A scientist at RNA medicines company Arcturus Therapeutics research a vaccine for the novel coronavirus (COVID-19) at a laboratory in San Diego, California, U.S., March 17, 2020. REUTERS/Bing Guan

US and China have reported first human trial for a possible vaccine against COVID-19, and drugmakers are scrambling for a breakthrough. Yet it could still take more than a year before a safe vaccine is ready to market.

“It will likely take at least a year for a COVID-19 vaccine to be approved and made available to patients; something which Pharma Tech readers acknowledged when voting in our latest poll,” said Allie Nawrat, senior medical reporter at market research firm GlobalData.

“With over 164,000 votes cast, the results show than almost 33% of readers believe it will take over a year, while 28% are optimistic there could be a vaccine available within three months.”

Nawrat said experts think the vaccine is at least a year away as the virus has already mutated into two strains.

Chinese state media on Tuesday reported that the government has given the go-ahead for researchers to begin human safety tests of an experimental coronavirus vaccine.

Researchers at China’s Academy of Military Medical Sciences, affiliated to the Chinese People’s Liberation Army (PLA), received approval to launch early-stage clinical trials of the potential vaccine starting this week, the ruling Communist Party’s People’s Daily reported.

Scientists in the United States said on Monday that clinical trials had begun for a vaccine developed by its National Institute of Allergy and Infectious Diseases (NIAID) and the US biotech firm Moderna.

“We believe our mRNA vaccine technology offers potential advantages in the speed of development and production scalability, which positions Moderna to potentially develop a vaccine against coronavirus, 2019-nCoV [COVID-19,” said Stéphane Bancel, Moderna chief executive.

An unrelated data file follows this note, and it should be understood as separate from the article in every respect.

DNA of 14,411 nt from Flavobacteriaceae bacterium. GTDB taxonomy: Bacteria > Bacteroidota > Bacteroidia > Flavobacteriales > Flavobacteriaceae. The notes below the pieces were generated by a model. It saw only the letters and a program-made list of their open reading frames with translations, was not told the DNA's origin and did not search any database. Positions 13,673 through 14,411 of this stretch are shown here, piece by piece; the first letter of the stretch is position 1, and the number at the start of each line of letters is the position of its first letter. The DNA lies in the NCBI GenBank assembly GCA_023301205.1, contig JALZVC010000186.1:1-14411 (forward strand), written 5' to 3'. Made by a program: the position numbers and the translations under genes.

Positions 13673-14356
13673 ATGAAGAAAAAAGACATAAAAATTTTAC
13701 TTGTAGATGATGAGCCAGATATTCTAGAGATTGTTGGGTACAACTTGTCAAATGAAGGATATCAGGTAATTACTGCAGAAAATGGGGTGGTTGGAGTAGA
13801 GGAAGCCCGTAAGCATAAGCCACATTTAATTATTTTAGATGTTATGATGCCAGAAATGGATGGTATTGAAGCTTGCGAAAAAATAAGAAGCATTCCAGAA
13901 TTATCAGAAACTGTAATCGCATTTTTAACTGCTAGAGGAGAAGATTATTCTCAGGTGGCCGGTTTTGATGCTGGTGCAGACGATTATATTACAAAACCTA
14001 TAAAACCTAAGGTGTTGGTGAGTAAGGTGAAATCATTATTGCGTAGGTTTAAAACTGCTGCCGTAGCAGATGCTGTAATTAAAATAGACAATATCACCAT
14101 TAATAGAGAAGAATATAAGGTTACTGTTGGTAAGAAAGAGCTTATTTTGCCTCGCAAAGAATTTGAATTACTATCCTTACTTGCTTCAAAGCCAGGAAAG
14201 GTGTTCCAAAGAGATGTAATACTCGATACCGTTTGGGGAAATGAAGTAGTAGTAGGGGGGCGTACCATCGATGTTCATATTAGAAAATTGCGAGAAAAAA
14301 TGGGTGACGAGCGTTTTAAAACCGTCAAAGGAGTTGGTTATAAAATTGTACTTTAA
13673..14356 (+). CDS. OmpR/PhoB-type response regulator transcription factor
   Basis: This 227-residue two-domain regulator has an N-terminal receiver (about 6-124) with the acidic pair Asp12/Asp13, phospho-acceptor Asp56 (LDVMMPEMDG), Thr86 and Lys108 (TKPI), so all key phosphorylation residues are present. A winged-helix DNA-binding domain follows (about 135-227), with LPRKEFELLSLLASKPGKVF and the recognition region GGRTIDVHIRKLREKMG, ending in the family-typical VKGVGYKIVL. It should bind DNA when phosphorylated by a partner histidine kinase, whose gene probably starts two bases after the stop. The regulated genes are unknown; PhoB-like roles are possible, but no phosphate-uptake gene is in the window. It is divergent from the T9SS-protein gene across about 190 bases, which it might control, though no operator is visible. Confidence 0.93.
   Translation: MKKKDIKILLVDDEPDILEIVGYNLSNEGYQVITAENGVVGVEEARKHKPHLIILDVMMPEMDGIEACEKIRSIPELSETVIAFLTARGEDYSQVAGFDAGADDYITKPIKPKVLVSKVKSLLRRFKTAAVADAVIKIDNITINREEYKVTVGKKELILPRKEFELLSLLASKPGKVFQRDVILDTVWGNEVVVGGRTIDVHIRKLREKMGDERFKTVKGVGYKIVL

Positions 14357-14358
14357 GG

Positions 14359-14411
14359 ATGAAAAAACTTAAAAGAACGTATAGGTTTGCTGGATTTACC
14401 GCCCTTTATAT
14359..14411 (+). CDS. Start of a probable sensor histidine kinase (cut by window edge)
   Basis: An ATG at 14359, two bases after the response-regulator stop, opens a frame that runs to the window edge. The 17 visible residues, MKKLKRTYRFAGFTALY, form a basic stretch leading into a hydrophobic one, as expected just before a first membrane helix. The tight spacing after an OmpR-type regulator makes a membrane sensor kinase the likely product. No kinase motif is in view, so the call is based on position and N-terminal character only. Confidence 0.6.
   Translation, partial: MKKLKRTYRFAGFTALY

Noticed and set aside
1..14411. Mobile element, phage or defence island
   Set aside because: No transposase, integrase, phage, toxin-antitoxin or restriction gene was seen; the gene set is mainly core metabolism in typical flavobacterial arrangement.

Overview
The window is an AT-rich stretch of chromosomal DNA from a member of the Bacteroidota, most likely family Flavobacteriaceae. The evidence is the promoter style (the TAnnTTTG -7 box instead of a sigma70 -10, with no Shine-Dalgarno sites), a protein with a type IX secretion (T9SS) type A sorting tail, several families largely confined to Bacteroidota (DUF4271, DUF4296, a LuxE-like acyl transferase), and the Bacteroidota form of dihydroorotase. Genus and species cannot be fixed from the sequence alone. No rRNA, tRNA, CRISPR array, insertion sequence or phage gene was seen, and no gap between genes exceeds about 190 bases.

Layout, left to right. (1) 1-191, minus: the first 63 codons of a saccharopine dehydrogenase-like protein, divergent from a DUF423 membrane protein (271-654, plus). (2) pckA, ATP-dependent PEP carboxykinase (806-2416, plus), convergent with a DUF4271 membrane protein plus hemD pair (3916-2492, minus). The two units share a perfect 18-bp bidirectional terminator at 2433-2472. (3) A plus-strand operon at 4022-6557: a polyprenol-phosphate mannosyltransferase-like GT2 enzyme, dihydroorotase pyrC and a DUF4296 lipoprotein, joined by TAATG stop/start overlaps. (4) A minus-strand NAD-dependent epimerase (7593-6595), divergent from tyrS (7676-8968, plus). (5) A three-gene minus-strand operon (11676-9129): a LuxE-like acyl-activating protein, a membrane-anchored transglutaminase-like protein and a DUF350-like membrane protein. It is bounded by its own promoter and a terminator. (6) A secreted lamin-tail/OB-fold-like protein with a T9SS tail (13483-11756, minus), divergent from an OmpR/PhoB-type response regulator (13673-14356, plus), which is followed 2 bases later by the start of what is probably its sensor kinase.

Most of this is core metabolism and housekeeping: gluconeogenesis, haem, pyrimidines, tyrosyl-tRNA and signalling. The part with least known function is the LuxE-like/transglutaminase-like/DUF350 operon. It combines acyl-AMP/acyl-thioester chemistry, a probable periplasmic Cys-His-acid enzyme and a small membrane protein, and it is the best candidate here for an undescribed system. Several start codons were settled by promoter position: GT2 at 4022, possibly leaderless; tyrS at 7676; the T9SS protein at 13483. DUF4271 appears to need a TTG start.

The vaccine candidate is supported by the Coalition for Epidemic Preparedness Innovations (CEPI), one of the leaders in vaccine development for this current outbreak.

“Since the outbreak first started spreading globally in January, CEPI has funded multiple vaccine candidates from biotech firms, pharma companies and university labs; importantly, the innovations CEPI supports are those that not only intend to produce a vaccine against this novel virus, but involve pioneering technologies that can speed up the development of vaccines in future outbreaks,” Nawrat commented.

Conceived in 2015, CEPI was founded in Davos in 2017 by the governments of Norway and India, the Bill & Melinda Gates Foundation, the Wellcome Trust, and the World Economic Forum.

French pharmaceutical giant Sanofi and American drugmaker Regeneron said they had started clinical trials for Kevzara, a drug currently used to treat rheumatoid arthritis and which they hope will reduce lung inflammation in severe cases of coronavirus illness.

Details in the Chinese clinical trial registration database show that a “Phase 1” test that will examine whether experimental shot is safe in humans aims to recruit 108 healthy people to take part between March 16 and December 31.

The US trial will enrol 45 healthy adult volunteers aged 18 to 55 years over approximately six weeks.

“Finding a safe and effective vaccine to prevent infection with SARS-CoV-2 is an urgent public health priority,” said NIAID Director Anthony S Fauci. “This Phase 1 study, launched in record speed, is an important first step towards achieving that goal.”

Experts at the World Health Organization say they do not expect any fully tested and approved vaccine to reach the market until the middle of next year.

(With Inputs from Agencies)

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